India is the second largest big emerging economy of BRIC (Brazil, Russia, India, China) march in the process of globalisation in the contemporary era of he new country.
India has introduced a large number of economic reforms towards liberalisation and global integration of the economy since 1991.
In the recent years, foreign direct investment (FDI) registered an increasing trend in India.
Most MNCs have considered India as a platform for the FDI mainly by the lure of its big domestic market potential. However, FDI inflows in the Indian economy has remained low compared to many other countries. This is mainly attributed to political troubles and tax system in India.
China vs. India:
China has been attracting more FDI flows than India, even today. This may be attributed to the fact that:
1. GDP growth rate of China (10%) is higher than that of India (7%).
2. Manufacturing sector of China is far superior than that of India.
3. India has specialisation in IT services due to its knowledge workers availability. China is also improving on this count.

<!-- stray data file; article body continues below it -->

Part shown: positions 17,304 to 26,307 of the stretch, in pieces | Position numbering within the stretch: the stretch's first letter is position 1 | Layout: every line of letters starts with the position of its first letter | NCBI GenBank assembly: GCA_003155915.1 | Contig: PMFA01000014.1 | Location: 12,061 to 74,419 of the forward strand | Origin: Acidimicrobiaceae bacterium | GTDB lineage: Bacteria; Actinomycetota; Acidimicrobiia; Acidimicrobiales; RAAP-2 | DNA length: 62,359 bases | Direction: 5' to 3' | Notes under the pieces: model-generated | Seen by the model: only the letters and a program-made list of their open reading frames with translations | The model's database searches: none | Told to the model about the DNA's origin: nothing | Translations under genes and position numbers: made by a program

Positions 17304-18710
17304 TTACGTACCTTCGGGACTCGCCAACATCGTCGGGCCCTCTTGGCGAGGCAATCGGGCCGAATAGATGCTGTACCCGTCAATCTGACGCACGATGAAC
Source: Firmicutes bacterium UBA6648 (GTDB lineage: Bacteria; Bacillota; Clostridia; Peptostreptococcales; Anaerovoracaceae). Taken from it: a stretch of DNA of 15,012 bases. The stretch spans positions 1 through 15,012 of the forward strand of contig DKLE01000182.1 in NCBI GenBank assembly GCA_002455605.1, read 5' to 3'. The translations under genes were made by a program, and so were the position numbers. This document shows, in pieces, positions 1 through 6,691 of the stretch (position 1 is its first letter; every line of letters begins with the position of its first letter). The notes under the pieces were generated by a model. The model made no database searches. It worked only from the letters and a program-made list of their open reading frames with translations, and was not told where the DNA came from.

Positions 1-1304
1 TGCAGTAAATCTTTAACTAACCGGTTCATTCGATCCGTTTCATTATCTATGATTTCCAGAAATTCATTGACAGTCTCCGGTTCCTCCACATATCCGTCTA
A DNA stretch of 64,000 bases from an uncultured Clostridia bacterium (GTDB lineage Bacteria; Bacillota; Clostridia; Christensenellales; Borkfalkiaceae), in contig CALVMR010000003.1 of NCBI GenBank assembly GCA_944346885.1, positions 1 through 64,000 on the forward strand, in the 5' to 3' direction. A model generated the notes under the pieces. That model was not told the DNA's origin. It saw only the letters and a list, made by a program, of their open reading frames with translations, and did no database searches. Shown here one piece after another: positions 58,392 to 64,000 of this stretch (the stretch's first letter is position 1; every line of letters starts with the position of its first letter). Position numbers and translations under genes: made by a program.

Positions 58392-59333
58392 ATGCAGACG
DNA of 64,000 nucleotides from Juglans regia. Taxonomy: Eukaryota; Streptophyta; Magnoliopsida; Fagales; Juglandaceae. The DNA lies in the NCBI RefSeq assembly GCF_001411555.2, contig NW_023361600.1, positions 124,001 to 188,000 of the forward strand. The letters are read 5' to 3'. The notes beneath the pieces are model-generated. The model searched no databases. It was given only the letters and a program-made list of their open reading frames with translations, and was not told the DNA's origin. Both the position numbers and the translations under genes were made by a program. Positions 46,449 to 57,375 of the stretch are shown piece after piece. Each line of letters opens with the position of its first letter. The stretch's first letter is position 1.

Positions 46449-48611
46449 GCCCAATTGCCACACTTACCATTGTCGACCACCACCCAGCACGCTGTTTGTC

4. China has better business-friendly and FDI-oriented policies than India.
5. China is now relatively less bureaucratic than India.
6. China makes quicker decisions than India.
7. China opened up its economy in 1979, while India in 1991.
8. China’s investment environment and returns are better than that of India.
9. China has a global network due to Chinese Common Wealth. There is no such India network, not Indian Common Wealth.
China’s per capital income has been more than double (81,100) than that of India (8530) in 2003.
China’s poverty level is just about 5% in comparison to India’s 25% level of poverty.
By 2003, China claimed 5.6% of world merchandise exports and 5.3% of imparts as against India’s share being less than 1% in world trade.
In the year 2000, India’s Exports-to-GDP ratio was 9.8%, whereas, that of China was estimated to the over 23%.